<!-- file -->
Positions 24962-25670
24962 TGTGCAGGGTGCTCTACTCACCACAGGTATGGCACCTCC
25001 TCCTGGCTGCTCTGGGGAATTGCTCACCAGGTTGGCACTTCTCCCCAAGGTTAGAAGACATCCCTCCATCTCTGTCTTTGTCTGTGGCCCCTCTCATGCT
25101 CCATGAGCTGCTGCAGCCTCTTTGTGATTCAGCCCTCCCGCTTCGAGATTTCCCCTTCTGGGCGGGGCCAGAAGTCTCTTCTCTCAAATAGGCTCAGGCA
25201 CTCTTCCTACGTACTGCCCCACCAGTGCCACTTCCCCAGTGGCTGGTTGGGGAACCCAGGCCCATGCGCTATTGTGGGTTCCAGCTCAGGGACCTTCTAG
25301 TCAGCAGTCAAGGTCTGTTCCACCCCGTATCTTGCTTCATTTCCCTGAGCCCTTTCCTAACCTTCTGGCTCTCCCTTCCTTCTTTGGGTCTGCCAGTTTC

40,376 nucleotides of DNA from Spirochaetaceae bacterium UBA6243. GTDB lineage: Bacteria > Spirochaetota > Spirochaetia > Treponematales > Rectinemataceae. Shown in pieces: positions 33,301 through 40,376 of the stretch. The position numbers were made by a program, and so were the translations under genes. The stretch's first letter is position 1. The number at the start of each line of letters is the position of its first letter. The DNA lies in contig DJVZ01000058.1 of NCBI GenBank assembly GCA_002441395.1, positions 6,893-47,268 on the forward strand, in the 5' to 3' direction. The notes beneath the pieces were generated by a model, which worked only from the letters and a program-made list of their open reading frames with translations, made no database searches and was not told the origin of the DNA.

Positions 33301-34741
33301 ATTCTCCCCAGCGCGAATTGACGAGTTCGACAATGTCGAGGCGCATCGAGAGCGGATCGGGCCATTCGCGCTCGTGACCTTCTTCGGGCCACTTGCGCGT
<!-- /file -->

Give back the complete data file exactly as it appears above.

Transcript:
Positions 24962-25670
24962 TGTGCAGGGTGCTCTACTCACCACAGGTATGGCACCTCC
25001 TCCTGGCTGCTCTGGGGAATTGCTCACCAGGTTGGCACTTCTCCCCAAGGTTAGAAGACATCCCTCCATCTCTGTCTTTGTCTGTGGCCCCTCTCATGCT
25101 CCATGAGCTGCTGCAGCCTCTTTGTGATTCAGCCCTCCCGCTTCGAGATTTCCCCTTCTGGGCGGGGCCAGAAGTCTCTTCTCTCAAATAGGCTCAGGCA
25201 CTCTTCCTACGTACTGCCCCACCAGTGCCACTTCCCCAGTGGCTGGTTGGGGAACCCAGGCCCATGCGCTATTGTGGGTTCCAGCTCAGGGACCTTCTAG
25301 TCAGCAGTCAAGGTCTGTTCCACCCCGTATCTTGCTTCATTTCCCTGAGCCCTTTCCTAACCTTCTGGCTCTCCCTTCCTTCTTTGGGTCTGCCAGTTTC

40,376 nucleotides of DNA from Spirochaetaceae bacterium UBA6243. GTDB lineage: Bacteria > Spirochaetota > Spirochaetia > Treponematales > Rectinemataceae. Shown in pieces: positions 33,301 through 40,376 of the stretch. The position numbers were made by a program, and so were the translations under genes. The stretch's first letter is position 1. The number at the start of each line of letters is the position of its first letter. The DNA lies in contig DJVZ01000058.1 of NCBI GenBank assembly GCA_002441395.1, positions 6,893-47,268 on the forward strand, in the 5' to 3' direction. The notes beneath the pieces were generated by a model, which worked only from the letters and a program-made list of their open reading frames with translations, made no database searches and was not told the origin of the DNA.

Positions 33301-34741
33301 ATTCTCCCCAGCGCGAATTGACGAGTTCGACAATGTCGAGGCGCATCGAGAGCGGATCGGGCCATTCGCGCTCGTGACCTTCTTCGGGCCACTTGCGCGT